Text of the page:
Different Types of Mouthwash and What They Do

Happy people with great breath

Mouthwash is a great way to help take care of your oral health, whether you have braces or not. It adds extra cleansing and protection power to your teeth after brushing and flossing. You still need to brush and floss if you use mouthwash. It’s not a replacement for those essential dental hygiene treatments, but it does enhance them.

There are many different types of mouthwash and many different brands. But which one is the best for you? We’ve broken down the basics of mouthwashes below and what to look for when choosing one.

Cosmetic Mouthwash

If you’re just trying to get rid of bad breath, cosmetic mouthwash is the option for you. It’s the simplest option for mouthwash as it only works to control and prevent bad breath.

Usually mint flavored, it acts a temporary mask for bad breath but does not help prevent bacteria or plaque caused by certain foods or drinks, like soda.

Besides mouthwash, there are many different ways to prevent bad breath. Be sure to drink plenty of water because it keeps your mouth from getting too dry but doesn’t develop bacteria. Brushing and flossing consistently and eating well are also great ways to keep your bad breath at bay.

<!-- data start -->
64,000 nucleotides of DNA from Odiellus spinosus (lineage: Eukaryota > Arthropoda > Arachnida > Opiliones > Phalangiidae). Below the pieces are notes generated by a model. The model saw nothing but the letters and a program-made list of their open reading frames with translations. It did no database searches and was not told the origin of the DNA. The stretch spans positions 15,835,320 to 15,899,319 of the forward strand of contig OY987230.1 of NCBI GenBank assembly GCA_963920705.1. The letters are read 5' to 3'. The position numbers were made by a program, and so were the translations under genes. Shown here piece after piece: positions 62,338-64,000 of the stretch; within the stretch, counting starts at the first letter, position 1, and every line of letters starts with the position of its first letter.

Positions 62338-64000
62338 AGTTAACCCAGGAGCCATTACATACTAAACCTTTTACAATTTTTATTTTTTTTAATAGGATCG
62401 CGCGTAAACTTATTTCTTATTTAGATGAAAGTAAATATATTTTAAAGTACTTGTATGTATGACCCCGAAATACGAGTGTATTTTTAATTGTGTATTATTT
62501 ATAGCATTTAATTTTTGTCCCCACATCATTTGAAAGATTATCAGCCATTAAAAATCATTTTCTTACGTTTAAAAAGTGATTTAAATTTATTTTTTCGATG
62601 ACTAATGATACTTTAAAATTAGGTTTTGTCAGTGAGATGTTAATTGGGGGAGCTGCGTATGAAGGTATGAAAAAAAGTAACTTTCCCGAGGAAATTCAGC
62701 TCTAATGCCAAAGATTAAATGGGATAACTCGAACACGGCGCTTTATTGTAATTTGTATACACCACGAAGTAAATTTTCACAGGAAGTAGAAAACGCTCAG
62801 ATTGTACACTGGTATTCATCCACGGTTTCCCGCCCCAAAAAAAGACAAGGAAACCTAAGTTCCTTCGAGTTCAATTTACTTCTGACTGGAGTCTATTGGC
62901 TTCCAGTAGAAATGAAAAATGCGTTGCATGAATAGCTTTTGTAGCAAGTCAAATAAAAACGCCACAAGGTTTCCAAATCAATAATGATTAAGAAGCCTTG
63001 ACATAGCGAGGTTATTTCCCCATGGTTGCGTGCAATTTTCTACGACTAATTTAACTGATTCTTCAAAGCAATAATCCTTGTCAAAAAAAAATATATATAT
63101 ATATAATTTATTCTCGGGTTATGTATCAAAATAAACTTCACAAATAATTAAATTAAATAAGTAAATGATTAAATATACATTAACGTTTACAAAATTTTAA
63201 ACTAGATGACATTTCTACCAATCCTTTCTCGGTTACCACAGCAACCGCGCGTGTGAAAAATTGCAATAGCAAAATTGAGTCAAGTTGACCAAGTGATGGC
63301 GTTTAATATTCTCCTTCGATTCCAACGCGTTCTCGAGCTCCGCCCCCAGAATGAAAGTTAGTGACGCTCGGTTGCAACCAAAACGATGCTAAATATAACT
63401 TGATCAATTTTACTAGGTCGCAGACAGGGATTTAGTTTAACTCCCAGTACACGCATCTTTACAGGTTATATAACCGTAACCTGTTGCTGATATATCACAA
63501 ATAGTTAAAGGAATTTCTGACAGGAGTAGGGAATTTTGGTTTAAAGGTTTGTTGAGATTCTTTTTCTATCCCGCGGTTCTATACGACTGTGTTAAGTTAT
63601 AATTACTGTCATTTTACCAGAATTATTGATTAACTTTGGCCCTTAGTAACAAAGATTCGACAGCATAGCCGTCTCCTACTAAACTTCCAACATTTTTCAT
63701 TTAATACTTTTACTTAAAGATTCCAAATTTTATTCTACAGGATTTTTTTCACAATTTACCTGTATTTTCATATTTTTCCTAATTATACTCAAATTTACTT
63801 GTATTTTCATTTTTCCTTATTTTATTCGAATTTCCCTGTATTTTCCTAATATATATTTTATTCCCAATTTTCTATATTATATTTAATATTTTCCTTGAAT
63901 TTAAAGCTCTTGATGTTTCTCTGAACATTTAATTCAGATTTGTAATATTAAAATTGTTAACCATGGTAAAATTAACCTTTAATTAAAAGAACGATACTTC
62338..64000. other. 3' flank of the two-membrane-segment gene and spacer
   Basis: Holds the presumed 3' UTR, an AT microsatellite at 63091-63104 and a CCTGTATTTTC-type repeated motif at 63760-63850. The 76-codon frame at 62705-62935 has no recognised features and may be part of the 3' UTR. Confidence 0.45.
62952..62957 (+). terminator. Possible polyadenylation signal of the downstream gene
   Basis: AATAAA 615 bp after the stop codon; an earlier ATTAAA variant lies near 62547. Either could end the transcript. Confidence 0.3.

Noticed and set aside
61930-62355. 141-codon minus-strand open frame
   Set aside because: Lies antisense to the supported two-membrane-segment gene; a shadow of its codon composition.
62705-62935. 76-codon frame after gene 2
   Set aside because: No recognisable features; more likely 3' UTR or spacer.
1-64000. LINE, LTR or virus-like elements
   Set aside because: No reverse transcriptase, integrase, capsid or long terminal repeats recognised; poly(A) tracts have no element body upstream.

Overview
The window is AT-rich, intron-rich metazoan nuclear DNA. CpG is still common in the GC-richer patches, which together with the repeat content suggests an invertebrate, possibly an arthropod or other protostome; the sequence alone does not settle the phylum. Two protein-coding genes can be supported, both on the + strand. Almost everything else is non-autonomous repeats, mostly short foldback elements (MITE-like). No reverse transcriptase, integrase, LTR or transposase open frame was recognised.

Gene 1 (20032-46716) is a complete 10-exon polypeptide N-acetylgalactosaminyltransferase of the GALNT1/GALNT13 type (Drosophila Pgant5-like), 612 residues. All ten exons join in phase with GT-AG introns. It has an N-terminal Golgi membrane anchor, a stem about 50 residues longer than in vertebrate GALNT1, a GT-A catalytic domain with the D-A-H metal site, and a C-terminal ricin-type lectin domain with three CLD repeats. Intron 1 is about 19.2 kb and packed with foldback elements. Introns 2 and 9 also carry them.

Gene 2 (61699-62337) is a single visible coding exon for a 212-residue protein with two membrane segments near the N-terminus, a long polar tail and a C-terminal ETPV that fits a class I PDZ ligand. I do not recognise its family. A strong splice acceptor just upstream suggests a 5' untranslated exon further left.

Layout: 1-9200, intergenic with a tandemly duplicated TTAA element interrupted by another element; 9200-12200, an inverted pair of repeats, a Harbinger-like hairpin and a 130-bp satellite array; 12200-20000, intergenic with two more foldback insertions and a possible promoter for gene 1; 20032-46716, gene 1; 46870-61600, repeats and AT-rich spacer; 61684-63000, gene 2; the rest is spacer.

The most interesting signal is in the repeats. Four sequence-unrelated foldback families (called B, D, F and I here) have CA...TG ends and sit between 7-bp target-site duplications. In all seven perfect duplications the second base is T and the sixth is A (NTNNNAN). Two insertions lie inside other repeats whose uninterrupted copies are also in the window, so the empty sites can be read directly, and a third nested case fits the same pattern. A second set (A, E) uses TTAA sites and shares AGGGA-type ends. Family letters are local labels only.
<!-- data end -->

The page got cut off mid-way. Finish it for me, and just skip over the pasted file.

Therapeutic Mouthwash

Therapeutic mouthwash has more benefits than cosmetic because it is specifically designed to combat plaque, gingivitis, tooth decay, and bad breath. You can get these either over the counter or by prescription if your doctor deems it necessary for your dental health.

Be sure to look for the ADA seal on the bottles of therapeutic mouthwash. This assures that the product has been evaluated and approved by the American Dental Association. You want to be sure your mouthwash is credible and proven to help prevent dental diseases.

Different Types of Ingredients

While many therapeutic mouthwashes are used to fight plaque and bacteria, the ingredients in them can sometimes cause people to be wary. Many mouthwashes have alcohol in them for sterilization and to kill germs that can cause cavities. But some people aren’t happy about the alcohol content, especially for their children.

Alcohol-free mouthwashes are alternatives for those who don’t want to expose their child to a product with alcohol in it. Many of these types of mouthwashes use CPC (which is used in many health care products) to bind with germs and remove them from the surface of your teeth.

Fluoride rinses are another great option and is included as an ingredient in many different types of mouthwashes. Fluoride protects teeth from a buildup of plaque and cavities.

Even though mouthwash is not as essential as brushing and flossing every day, it is heavily encouraged for optimal dental health. Swishing with mouthwash while you have braces is a great way to get bacteria out of the cracks and crevices in your teeth and brackets.

If you have any questions about mouthwashes with or without braces, or want to know what kind is best for you, contact us today at (843) 4-BRACES.  

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